If I were still a college professor, I can imagine creating a whole course around this one map. I think it would be the best class ever.

Entering the Kusama Universe

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This is the last week for Houstonians to go spelunking in the Yayoi Kusama exhibit at the MFAH. The show features two of her famous Infinity Rooms, Aftermath of Obliteration of Eternity and Love Is Calling. If there’s any doubt about Kusama’s rock star status in the art world, take note of the myriad postings of her social media hashtag, as well as the 24 hour visitation on Saturday. O brave new world!  For more on the Houston exhibit, check out Houston Arts & Culture and the MFAH website.

 

Punk Trumpet (revised)

googlemagenta-1018122_1920made of magic
magenta-colored plastic

this song
limps with an instep

muscling in the brass
sound with its punk mind-set

I’d say it’s like murder
with an ostentatious backstory

or it’s smashed music
sizzling like an old concept

mashing
to pulp the whittled judicious

biscuits and iconic
red eye gravy.

Prompts to Fight the Blank Page Freeze Burn

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Here’s a list of sites with prompts to help with NaPoWriMo 2015:

NaPoWriMo

http://www.napowrimo.net/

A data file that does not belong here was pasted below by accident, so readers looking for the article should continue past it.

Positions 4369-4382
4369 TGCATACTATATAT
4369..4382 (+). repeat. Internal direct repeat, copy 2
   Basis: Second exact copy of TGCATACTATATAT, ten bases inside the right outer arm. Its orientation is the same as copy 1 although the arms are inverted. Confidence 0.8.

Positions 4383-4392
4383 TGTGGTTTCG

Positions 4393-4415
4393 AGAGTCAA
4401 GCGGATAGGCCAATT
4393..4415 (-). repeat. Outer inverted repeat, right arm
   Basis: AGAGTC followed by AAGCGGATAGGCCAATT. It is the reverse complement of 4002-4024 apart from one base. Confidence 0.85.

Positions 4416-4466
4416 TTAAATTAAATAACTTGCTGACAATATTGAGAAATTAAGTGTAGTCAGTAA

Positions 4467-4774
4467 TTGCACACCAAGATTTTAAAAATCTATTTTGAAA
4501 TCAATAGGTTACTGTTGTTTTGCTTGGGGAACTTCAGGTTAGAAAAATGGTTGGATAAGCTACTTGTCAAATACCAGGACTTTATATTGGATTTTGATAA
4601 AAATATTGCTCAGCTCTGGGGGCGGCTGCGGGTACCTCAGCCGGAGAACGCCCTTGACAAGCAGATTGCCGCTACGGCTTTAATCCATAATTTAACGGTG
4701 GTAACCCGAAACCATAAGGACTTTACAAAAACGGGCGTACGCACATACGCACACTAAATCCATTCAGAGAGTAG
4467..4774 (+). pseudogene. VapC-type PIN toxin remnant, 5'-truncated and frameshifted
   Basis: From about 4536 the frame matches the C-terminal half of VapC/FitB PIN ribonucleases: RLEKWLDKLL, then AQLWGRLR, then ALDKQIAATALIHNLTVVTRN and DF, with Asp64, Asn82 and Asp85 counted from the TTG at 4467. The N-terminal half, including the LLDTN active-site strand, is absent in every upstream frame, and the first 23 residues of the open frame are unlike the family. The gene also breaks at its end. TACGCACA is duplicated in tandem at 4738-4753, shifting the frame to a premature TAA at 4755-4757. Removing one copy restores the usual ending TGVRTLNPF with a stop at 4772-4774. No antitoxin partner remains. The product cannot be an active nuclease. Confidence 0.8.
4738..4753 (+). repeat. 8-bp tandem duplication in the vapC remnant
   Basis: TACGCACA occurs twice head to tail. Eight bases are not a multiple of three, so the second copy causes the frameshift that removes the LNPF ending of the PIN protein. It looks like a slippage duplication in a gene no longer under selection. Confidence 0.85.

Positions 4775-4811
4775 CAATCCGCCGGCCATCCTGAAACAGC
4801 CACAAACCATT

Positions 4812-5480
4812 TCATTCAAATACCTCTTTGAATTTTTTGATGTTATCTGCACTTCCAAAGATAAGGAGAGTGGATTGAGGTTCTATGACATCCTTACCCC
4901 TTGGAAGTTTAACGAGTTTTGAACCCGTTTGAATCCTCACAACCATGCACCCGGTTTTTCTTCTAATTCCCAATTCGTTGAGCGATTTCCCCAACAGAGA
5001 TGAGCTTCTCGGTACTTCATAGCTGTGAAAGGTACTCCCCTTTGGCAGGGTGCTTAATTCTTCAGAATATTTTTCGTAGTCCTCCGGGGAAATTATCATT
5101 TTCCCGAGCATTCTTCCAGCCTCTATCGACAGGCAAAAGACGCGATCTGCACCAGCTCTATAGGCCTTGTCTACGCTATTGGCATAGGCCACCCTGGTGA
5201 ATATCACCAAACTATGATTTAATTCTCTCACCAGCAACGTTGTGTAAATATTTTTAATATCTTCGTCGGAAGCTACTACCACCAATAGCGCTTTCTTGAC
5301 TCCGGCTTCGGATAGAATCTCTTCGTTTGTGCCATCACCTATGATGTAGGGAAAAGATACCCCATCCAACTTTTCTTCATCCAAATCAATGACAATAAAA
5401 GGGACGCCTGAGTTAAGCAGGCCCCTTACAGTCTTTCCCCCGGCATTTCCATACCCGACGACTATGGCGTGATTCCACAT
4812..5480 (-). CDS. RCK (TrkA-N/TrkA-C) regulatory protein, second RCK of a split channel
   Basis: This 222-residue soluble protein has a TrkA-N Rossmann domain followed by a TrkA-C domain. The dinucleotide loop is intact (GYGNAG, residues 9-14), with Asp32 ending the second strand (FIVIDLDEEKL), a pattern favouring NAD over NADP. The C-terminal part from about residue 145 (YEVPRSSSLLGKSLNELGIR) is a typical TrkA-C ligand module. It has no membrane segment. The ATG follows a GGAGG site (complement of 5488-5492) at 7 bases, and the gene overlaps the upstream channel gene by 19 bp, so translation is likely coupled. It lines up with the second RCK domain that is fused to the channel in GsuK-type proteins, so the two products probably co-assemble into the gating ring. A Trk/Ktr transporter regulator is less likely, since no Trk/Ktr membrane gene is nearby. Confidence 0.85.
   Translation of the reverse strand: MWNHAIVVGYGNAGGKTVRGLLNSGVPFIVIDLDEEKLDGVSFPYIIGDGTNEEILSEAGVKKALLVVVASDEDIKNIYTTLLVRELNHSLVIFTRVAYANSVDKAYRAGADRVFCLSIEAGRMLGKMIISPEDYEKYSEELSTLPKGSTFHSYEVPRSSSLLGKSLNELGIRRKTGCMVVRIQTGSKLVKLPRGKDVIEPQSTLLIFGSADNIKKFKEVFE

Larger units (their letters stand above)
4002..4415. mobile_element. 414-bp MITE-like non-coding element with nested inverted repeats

Found Poetry Review

http://www.foundpoetryreview.com/blog/pomosco-celebrating-national-poetry-month-2015/

Poetic Asides

http://www.writersdigest.com/whats-new/2015-april-pad-challenge-guidelines

30 Day Poetry Challenge

https://www.facebook.com/30dpc

Vince Gotera

http://vincegotera.blogspot.com/

This is a list in progress so please suggest other sites, and I will add them.

Mr. Freeze as he appears in The New Batman Adv...
Mr. Freeze as he appears in The New Batman Adventures. (Photo credit: Wikipedia)

Where Gaming Meets Poetry

elegy for a dead world

A new video game called “Elegy for a Dead World” takes the gamer on a journey and the result is poetry. The game, developed by Dejobaan Games and Popcannibal Games uses classic poems by Keats and Shelley. Read more about the poetics of gaming on Harriet.

Re-envisioning Cash

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I love this Huffington Post story about graphic designer Travis Purrington, who wondered: what would our money look like if we dropped the dead white guy theme? Here’s a summary of the project:

As part of a master’s thesis design project at the Basel School of Design in Switzerland, Purrington developed new versions of U.S. currency. He based his designs on his study of other world currencies and America’s currency history.

The resulting bills use imagery from the arts, nature, and science. Specifically Purrington samples the DNA helix, farmland, circuit boards, and the art of Alexander Calder. Beautiful!

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Professor Astro Cat’s Frontiers of Space

There are so many ways to learn about our world. Take, for instance, Professor Astro Cat’s Frontiers of Space, an awesome children’s book about the galaxy.

With writing by quantum computer scientist Dominic Walliman and designed and illustrations by Ben Newman, this is a wonderful way to make discoveries. Science should be a revelation of wonders, and this book delivers.

Just to give credit where credit is due, I found this book via Brain Pickings, a blog by Maria Popova that shares super wonderful content on a daily basis.